Bankai wrote: ↑
Thu Sep 06, 2018 5:54 pm
There are conflicting incentives for both pharmaceutical companies and doctors.
On the one hand, helping a bit but not too much, so sick people keep coming back and paying for prescriptions. Ideally, for the rest of their lives. On the other hand, competition forces really bad firms/doctors out.
This is not unique to medicine. A new office created to solve a particular problem is strongly motivated to do enough to justify its existence, but under no circumstances should it actually solve the problem, as this would invalidate its raison d'être. Or planned obsolescence - if the fridge broke after 2 years, you'd likely buy from another company, but after 4 years you might even come back to the same manufacturer. After all, it was shiny and quiet.
In my limited experience, there are doctors who genuinely want to help. For some, it's the purpose of life. Majority of people going to medical schools do it for money/status though.
The argument that there are negative incentives in medicine is silly. This is the case for ALL professions and ALL fields. Plumbers shouldn't do too good a job, nor car mechanics, nor anyone in the world. People writing books shouldn't give out all the answers. Maybe we shouldn't trust the ERE book? Think about whatever each of your own jobs are. Better not do too good a job, so that the the customer will have to come back.
Also, coronary heart disease is a solved problem. Whole food, plant-based diet will keep cholesterol at around 150 or less and with cholesterol that low your chances of having a heart attack are practically zero. With steak only diet... oh well.
I agree, but there were studies by Dr. Esselystyn at the cleveland clinic showing reversal of coronary artery disease with a modified plant-based diet. The cholesterol of <150 and the rarity of coronary artery disease was found out in a large study on the general population, I think one of the most famous studies done in medicine. That trial had nothing to do with a plant-based diet, but it turns out that a plant-based diet causes cholesterol to go below 150. One can go on Pubmed and find a plethora of studies on plant-based diets. I would like to know what the evidence is for other things being touted.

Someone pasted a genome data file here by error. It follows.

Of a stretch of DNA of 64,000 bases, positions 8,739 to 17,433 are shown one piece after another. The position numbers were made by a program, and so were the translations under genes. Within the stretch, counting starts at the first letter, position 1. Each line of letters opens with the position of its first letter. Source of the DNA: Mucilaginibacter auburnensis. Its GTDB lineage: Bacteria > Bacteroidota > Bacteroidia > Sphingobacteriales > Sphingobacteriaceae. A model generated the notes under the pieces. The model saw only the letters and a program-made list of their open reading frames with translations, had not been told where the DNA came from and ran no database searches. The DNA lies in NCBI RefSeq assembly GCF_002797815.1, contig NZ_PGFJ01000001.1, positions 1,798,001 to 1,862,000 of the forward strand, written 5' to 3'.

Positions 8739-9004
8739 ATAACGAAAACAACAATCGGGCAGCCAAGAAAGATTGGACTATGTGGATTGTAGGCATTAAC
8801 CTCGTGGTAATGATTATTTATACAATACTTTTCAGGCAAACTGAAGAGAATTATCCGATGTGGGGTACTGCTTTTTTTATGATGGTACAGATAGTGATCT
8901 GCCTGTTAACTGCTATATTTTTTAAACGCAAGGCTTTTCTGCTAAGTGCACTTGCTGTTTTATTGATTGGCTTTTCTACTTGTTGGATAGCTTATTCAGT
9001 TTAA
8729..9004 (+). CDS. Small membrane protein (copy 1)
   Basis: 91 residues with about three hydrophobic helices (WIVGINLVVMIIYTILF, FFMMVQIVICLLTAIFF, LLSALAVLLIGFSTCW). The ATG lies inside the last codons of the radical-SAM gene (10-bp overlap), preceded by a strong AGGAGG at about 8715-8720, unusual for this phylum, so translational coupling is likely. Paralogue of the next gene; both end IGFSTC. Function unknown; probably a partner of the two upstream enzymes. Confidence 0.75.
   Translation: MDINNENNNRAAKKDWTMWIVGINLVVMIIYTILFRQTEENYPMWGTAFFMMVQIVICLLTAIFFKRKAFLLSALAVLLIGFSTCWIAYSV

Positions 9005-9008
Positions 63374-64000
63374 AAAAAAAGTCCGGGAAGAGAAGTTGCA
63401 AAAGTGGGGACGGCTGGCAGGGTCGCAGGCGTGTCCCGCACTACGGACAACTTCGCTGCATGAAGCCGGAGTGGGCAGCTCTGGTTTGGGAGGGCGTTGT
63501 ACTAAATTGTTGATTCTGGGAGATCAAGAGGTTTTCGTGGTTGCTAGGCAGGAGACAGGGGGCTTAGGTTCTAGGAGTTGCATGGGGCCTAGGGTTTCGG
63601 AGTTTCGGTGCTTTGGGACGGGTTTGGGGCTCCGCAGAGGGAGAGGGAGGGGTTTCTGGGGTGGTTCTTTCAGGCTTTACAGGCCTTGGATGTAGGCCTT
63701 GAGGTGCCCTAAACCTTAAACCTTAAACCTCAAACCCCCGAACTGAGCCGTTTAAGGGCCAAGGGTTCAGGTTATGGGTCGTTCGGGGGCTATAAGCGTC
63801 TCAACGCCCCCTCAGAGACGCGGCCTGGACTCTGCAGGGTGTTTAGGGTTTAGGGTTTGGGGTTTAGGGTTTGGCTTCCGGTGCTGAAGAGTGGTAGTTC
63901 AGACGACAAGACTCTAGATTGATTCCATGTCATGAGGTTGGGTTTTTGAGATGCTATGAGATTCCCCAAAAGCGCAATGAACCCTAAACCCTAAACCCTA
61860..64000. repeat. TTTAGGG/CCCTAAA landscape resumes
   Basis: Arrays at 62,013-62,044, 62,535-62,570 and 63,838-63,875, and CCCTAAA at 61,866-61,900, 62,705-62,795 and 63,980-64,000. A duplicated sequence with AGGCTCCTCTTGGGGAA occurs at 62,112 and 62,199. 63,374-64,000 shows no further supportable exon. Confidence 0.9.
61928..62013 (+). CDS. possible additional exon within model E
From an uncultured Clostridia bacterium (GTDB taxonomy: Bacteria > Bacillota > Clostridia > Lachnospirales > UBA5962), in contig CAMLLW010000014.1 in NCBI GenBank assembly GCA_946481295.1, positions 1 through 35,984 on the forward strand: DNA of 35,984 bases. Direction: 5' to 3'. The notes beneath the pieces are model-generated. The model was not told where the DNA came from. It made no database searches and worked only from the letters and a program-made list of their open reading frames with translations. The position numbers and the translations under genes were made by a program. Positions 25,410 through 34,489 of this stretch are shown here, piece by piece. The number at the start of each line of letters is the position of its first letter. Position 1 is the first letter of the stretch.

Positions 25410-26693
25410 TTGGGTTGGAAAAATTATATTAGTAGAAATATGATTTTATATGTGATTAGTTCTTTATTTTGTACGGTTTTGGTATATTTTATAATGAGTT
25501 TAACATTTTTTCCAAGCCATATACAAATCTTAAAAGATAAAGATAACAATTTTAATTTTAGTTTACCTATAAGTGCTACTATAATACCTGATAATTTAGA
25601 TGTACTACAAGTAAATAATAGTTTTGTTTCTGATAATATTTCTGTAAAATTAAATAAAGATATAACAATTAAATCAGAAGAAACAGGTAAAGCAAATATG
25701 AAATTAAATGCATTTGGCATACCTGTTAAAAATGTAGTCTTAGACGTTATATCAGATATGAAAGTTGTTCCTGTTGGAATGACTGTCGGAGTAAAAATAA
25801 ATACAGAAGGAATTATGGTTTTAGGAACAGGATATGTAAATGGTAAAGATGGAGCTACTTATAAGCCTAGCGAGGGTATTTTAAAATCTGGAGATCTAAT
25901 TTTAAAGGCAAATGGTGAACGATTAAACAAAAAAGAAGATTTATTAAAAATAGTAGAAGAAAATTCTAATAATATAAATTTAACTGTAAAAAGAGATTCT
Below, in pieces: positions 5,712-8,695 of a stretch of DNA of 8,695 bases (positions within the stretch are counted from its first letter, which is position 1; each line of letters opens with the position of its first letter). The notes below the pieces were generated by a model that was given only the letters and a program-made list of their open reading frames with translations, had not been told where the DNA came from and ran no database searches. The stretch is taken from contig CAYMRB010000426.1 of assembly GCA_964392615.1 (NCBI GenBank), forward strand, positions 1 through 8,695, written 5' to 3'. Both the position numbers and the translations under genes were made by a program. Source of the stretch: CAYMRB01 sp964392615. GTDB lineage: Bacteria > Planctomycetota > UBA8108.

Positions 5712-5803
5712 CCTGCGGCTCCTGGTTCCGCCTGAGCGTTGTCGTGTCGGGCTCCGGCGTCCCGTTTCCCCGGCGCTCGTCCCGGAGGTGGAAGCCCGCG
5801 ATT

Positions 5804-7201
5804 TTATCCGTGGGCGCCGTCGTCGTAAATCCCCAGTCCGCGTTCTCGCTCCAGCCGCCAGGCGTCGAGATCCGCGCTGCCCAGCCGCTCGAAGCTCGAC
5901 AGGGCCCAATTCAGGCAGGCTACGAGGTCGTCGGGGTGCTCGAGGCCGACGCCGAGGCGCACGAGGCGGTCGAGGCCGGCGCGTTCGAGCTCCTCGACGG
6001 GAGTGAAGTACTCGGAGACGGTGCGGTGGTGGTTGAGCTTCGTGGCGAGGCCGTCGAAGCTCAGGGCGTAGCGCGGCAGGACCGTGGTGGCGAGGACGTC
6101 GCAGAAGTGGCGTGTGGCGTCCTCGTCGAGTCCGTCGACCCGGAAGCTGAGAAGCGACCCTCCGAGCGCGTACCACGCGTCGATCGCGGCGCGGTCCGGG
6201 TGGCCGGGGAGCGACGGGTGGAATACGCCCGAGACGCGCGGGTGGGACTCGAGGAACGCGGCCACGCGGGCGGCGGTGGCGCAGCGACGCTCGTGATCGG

Campitor wrote: ↑
Thu Sep 06, 2018 7:07 pm
What I find strange is that anyone would question or focus on someone's personal dietary choices, especially if those choices lead to improved health in a previously malfunctioning organ or biological process
(skin, liver, enzymatic, etc.). We all know that certain foods have negative effects on certain portions of the population: peanuts, soy, wheat, shell fish, etc.
That someone has a severe reaction to certain foods shouldn't be surprising to anyone especially when you account for the chemical brew and genetic mutation that factory farming is famous for. Perhaps Peterson's genetic expression lends itself to getting hijacked by certain phytochemicals. Some people can die just by eating straweberries: https://www.aaaai.org/ask-the-expert/an ... rawberries
But if the only refutation of Peterson's arguments is his food preferences, I would say the person needs a strong dose of anti-fallacy therapy and an immersion or re-immersion in critical thinking exercises.
As I said above, Peterson previously used extensive data to make conclusions, and he himself said recently in an interview that he did not know what to believe about anything
, based on how he changed his mind about diet based on a single personal experience. Those were his words, not mine. So if he is now questioning his own conclusions and methods, why wouldn't you question his conclusions?
Pointing out allergies has nothing to do with anything. There is someone allergic to every
substance, including water. Those persons do not live very long.